Dems say they'll slow Senate work over secretive care bill

Posted June 20, 2017

A senior Democratic aide says the effort will begin Monday evening.

Kapur notes that Democrats plan to proactively use unanimous consent requests themselves in order to try and force Trumpcare discussions over to a Senate committee where public hearings can then be held.

The window is quickly closing if Senate Republicans want to vote on a health care bill before the July 4 recess.

Democrats object to closed-door meetings that Republicans have held in recent weeks to craft legislation to replace Obamacare, formally known as the Affordable Care Act.

The aide spoke on condition of anonymity because he was not authorized to openly discuss the plans.

Most Republican members also haven't seen the bill text and, as a result, conservatives are fearful their promises to constituents won't be included in the bill.

While Obamacare was under consideration, McConnell had strong words for the Democratic majority's tactics. Other taxes, though, like the tax on medical equipment makers and the tax on health care insurers are likely to be jettisoned.

But Senate Republicans who hail from states that expanded Medicaid under Obamacare say that would cut off vital resources for some of their most vulnerable constituents much too abruptly.

We know House Republicans' health-care bill was a total political dud.

A major point of contention is how deeply and quickly to cut the federal funding for Obamacare's Medicaid expansion, which helped millions of people gain health insurance.

Given the fact that the AHCA has consistently polled dismally, with many polls showing a majority of Americans disapprove of the House bill, the comments from Trump appear to be another concern that the healthcare debate could harm Republicans in the 2018 midterms.

"Republicans are drafting this bill in secret because they're ashamed of it, plain and simple", Democratic Leader Chuck Schumer said in a statement. McConnell will use the rules on budget reconciliation to allow the bill to be approved with 50 votes, thereby avoiding the need for 60 votes to overcome a filibuster and end debate. Democrats have gotten sparse attendance at press conferences to highlight the House bill's impact on Obamacare's insurance exchanges, Medicaid funds for opioid treatment, and women's health.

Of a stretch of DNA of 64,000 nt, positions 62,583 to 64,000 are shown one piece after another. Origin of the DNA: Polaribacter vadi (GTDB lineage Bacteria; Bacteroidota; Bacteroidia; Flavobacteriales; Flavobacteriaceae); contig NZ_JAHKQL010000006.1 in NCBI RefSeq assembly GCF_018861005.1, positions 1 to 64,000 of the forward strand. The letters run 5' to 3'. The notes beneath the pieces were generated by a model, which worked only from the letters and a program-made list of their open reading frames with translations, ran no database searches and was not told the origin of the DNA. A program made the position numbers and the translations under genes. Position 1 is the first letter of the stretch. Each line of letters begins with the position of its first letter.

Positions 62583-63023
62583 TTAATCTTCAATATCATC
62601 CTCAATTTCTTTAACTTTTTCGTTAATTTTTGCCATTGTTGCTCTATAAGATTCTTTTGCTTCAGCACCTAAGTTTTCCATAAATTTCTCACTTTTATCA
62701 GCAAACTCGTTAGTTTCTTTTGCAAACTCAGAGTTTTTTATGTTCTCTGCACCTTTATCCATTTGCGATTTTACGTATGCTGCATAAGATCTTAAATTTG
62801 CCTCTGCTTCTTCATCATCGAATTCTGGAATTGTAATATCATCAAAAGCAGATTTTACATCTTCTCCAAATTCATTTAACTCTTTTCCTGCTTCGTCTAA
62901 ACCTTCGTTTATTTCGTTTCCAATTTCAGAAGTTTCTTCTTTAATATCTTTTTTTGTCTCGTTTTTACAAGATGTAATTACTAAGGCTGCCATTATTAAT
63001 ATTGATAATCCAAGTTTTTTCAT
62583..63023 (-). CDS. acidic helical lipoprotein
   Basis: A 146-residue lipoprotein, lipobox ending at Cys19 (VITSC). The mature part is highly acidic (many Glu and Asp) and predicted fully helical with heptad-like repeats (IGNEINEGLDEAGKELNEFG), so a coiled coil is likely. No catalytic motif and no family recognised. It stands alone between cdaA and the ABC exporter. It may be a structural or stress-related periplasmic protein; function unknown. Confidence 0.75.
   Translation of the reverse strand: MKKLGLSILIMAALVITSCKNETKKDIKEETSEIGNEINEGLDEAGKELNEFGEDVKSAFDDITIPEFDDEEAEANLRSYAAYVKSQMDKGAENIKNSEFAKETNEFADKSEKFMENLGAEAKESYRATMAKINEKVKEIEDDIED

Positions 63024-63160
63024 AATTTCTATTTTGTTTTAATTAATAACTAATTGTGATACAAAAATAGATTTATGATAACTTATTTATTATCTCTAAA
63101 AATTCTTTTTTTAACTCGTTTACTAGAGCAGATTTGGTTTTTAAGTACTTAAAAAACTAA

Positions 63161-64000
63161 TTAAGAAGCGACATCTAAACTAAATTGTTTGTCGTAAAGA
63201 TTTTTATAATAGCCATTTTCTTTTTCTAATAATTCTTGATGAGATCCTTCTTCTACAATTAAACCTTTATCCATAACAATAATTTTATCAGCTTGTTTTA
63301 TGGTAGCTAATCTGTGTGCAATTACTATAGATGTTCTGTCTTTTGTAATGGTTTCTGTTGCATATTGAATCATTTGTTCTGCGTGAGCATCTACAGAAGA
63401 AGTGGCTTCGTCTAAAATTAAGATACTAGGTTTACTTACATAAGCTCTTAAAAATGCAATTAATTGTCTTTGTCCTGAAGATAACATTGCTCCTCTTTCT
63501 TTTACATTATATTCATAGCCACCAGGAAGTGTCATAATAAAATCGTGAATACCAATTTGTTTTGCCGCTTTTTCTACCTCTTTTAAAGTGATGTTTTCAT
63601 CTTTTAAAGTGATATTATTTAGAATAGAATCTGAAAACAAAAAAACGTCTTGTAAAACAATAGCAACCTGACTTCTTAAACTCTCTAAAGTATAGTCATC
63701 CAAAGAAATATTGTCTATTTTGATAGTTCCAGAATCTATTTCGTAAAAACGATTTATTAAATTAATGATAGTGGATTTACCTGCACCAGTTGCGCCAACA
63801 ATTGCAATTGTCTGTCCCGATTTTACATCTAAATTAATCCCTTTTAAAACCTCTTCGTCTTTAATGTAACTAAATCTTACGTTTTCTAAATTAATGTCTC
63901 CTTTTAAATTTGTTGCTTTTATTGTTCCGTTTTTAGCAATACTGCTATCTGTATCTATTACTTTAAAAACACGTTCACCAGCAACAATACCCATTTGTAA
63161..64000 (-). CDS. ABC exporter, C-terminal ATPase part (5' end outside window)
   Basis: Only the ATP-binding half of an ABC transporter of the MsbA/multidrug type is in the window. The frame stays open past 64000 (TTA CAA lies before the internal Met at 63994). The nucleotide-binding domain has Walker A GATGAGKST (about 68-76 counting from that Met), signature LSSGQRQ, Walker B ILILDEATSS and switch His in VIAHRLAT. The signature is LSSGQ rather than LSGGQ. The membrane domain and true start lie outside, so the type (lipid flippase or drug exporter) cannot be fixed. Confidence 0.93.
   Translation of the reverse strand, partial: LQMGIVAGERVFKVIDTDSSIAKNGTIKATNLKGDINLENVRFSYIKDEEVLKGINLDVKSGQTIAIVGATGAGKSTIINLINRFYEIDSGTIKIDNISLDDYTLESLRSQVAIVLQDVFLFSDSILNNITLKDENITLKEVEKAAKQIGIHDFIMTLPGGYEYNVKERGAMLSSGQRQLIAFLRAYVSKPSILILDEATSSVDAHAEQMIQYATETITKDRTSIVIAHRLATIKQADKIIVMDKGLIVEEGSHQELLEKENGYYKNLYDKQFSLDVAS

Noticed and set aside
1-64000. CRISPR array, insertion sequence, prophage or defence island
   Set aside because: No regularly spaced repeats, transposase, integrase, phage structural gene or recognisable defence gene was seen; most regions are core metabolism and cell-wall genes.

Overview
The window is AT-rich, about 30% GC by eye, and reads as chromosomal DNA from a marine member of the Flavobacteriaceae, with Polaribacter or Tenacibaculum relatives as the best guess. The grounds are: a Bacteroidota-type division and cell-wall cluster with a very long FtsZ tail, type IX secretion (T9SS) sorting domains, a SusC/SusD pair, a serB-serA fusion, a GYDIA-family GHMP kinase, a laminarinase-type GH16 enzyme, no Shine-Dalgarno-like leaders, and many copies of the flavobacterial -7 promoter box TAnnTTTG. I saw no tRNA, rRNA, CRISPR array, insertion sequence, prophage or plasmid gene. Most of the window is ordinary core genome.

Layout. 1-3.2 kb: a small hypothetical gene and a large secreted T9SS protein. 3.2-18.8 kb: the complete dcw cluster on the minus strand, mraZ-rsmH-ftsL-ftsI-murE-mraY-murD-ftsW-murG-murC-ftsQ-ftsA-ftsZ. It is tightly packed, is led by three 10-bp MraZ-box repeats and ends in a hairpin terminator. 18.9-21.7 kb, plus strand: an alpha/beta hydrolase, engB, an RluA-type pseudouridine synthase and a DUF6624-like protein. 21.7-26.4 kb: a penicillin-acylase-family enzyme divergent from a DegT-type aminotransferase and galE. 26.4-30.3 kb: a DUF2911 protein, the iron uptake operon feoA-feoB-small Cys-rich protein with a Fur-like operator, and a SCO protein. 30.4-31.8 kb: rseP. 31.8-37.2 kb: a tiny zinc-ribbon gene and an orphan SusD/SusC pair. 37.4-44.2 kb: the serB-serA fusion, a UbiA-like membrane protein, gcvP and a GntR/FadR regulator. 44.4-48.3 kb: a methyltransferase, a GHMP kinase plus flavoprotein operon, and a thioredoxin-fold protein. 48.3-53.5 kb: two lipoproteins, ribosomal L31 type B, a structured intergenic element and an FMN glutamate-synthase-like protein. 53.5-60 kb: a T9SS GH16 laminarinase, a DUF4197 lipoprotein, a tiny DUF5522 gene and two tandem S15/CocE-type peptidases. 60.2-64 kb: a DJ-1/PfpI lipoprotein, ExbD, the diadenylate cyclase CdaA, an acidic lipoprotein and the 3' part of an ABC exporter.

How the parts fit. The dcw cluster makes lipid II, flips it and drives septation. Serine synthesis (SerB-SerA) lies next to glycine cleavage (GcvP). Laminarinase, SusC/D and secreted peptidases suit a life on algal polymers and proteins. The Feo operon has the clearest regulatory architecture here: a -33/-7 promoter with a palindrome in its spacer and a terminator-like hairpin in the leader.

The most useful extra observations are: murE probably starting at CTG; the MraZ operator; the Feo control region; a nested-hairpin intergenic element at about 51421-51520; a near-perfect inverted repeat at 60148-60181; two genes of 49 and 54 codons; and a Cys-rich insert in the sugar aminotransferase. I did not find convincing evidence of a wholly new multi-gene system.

Democrats are also telegraphing a series of parliamentary inquiries from their chamber desks to the presiding officer that they hope will show a contrast in the legislative process used to advance what became the 2010 health care overhaul law and the current process.

Wyden of OR complained that even his committee's chairman, Orrin Hatch of Utah, was being "cut out" of discussions and that the process had become a "charade".

"Our health-care system affects every single American and one-sixth of our economy", Schumer wrote. They may well be considering more extended and more controversial extended action like holding up committee hearings on other issues or delaying confirmations.

Instead, Republicans set up a group of about a dozen lawmakers - originally, none of them were women - to come up with something more moderate.